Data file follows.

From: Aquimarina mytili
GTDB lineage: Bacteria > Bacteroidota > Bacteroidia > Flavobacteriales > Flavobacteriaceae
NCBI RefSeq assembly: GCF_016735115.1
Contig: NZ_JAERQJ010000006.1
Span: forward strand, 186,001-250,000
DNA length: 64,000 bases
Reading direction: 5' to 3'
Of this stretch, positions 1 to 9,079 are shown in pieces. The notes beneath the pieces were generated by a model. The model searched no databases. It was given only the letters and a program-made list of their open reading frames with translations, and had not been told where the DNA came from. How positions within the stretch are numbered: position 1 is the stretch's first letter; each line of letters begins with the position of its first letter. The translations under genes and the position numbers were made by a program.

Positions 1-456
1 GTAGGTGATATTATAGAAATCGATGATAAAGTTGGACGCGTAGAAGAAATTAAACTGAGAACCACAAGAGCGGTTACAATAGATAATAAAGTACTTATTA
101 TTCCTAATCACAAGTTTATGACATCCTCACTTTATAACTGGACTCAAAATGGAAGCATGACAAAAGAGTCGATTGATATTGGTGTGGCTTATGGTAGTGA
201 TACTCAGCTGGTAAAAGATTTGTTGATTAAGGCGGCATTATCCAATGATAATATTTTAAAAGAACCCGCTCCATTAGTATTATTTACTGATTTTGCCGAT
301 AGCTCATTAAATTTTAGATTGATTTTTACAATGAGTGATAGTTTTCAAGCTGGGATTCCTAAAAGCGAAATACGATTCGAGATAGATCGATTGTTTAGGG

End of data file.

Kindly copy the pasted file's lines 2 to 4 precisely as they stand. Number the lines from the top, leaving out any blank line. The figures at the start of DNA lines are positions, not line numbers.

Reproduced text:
GTDB lineage: Bacteria > Bacteroidota > Bacteroidia > Flavobacteriales > Flavobacteriaceae
NCBI RefSeq assembly: GCF_016735115.1
Contig: NZ_JAERQJ010000006.1